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RE: DAV-Enabled field (was RE: A case for GETSRC)

From: CJ Holmes <cholmes@4d.com>
Date: Mon, 4 Mar 2002 14:57:31 -0800
Message-Id: <a05101405b8a9a9b88e52@[]>
To: DAV <w3c-dist-auth@w3.org>
>  > All I'm asking for at this point is some way for server implementors
>>  to know when a GET arrives from a DAV client.  A DAV-Enabled (or
>>  whatever) field on the requests would do that.  I'm not trying to
>>  break the model, or add new methods.  I just want to know when a DAV
>>  client is GETting a resource vs a normal web client.
>This *is* the problem. GET is GET. It's an HTTP method. Once you are making
>it depend on the type of client, you *are* breaking the HTTP model.

GET returns different things for all kinds of different reasons.  The 
time of day, the browser in use, the phase of the moon, 
authentication credentials, your IP address, how much coffee is left 
in the coffee machine, etc..

The body that is returned from GET is a policy matter that is 
determined by the administrator, not by this list.

>  > Why?  Because what most users expect is to be able to edit their
>>  pages at the same URI.  I realize that doesn't fit your model, but it
>>  is what most people really want from DAV.
>People want to send around URL that point to output resources. They *also*
>want to send around URLs that point to source resources. This isn't possible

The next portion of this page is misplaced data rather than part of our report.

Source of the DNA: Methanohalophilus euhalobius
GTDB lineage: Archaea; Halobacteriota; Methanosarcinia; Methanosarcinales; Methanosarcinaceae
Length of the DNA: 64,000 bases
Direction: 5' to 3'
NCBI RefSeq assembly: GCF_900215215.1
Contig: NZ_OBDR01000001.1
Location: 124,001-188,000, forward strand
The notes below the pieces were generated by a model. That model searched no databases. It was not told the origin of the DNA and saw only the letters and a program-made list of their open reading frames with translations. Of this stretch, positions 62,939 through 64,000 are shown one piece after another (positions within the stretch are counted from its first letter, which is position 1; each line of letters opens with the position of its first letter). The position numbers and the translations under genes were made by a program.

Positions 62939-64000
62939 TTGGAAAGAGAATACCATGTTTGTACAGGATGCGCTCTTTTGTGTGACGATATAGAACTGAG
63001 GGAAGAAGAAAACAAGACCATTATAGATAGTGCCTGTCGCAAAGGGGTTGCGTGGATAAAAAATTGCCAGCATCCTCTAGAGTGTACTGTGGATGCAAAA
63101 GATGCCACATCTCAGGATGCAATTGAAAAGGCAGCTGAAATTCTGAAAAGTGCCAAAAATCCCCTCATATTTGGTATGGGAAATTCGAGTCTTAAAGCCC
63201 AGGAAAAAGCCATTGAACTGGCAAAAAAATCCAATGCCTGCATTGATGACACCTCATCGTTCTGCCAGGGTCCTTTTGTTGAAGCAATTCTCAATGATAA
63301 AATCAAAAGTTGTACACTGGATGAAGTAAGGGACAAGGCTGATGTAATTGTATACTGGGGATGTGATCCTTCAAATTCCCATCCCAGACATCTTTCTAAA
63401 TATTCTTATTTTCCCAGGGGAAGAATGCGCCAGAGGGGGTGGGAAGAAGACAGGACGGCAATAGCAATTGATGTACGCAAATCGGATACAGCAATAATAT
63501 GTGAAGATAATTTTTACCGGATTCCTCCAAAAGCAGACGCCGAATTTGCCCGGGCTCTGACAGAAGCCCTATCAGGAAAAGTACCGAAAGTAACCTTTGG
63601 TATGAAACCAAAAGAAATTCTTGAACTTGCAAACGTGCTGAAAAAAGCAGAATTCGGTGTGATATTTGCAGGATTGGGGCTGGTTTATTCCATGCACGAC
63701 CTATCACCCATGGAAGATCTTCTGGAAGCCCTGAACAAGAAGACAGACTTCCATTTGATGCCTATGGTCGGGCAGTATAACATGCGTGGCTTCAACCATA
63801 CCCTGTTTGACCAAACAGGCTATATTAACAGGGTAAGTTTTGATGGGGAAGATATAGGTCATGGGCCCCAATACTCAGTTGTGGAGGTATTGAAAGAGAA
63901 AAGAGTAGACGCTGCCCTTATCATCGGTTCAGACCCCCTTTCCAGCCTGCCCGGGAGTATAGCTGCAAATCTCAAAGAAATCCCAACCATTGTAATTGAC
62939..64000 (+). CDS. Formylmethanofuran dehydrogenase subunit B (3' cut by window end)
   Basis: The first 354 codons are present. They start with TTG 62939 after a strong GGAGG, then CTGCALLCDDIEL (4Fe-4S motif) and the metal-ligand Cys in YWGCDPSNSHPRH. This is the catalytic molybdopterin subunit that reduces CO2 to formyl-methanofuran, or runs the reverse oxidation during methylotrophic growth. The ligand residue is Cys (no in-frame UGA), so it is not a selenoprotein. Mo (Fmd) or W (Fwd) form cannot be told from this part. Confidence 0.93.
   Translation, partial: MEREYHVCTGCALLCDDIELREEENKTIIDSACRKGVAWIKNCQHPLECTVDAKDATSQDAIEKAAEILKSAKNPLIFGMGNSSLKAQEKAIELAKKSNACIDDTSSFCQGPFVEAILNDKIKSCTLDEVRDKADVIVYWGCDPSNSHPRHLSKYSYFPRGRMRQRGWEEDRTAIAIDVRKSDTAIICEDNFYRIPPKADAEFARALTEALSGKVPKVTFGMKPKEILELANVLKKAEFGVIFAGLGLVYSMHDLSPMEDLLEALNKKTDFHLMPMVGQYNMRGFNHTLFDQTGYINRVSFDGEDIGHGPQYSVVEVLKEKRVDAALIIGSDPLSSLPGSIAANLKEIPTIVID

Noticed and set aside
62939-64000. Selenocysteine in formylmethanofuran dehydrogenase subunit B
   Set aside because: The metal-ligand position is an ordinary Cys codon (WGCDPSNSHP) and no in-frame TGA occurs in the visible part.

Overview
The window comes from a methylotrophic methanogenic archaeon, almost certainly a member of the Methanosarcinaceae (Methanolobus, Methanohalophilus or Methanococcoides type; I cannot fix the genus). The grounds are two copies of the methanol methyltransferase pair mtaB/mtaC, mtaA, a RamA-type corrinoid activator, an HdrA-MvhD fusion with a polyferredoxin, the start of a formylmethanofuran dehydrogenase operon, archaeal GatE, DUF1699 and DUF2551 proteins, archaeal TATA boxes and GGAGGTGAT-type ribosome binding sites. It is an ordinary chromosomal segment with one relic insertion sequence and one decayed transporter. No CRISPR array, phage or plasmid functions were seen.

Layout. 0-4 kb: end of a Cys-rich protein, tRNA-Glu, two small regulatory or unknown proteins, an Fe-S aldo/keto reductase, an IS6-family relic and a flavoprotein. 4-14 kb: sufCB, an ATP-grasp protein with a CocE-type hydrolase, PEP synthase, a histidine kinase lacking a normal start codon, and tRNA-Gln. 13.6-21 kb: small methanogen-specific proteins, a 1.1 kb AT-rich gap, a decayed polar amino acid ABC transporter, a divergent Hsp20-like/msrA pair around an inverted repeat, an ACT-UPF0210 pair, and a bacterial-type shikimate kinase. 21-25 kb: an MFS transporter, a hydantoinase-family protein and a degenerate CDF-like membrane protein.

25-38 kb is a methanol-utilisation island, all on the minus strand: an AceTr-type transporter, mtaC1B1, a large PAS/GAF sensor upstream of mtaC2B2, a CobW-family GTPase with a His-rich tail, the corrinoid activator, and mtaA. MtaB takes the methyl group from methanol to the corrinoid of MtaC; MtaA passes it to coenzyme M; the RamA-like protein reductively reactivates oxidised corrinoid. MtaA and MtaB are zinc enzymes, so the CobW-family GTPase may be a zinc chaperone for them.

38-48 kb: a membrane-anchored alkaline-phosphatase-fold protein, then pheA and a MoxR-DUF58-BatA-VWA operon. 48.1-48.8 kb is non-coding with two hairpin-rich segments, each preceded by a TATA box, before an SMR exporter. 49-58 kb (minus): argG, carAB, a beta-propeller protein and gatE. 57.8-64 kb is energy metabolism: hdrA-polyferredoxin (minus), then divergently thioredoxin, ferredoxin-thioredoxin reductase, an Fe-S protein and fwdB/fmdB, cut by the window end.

>if the URLs are the same.

Again, not your problem.  If someone *wants* to have a special URI 
space for DAV access, then they are welcome to configure their 
server's policy accordingly.

>  > Even assuming we were to implement a way for our DAV to map sources
>  > onto some user-configurable alternate URI space with a minimal amount
>  > of configuration, one of the first things people would ask us is why
>  > they can't use the same URIs for DAV and for their web browser.  And
>  > they aren't going to understand the data modeling argument.
>But maybe they would be able to understand my previous argument?

Eventually.  But they would rather the thing "just work".  Latter on 
they'll read the manual, figure out other configurations, and decide 
if they want to change how they're doing things.

>I disagree. Your proposal breaks GET in a very fundamental way.

Nah...  It is still GET.  I'm just asking for the input I need for 
policy decisions.  The bandwidth is minimal, the processing time 
required is about nil, what's not to like?


Received on Monday, 4 March 2002 17:59:21 UTC

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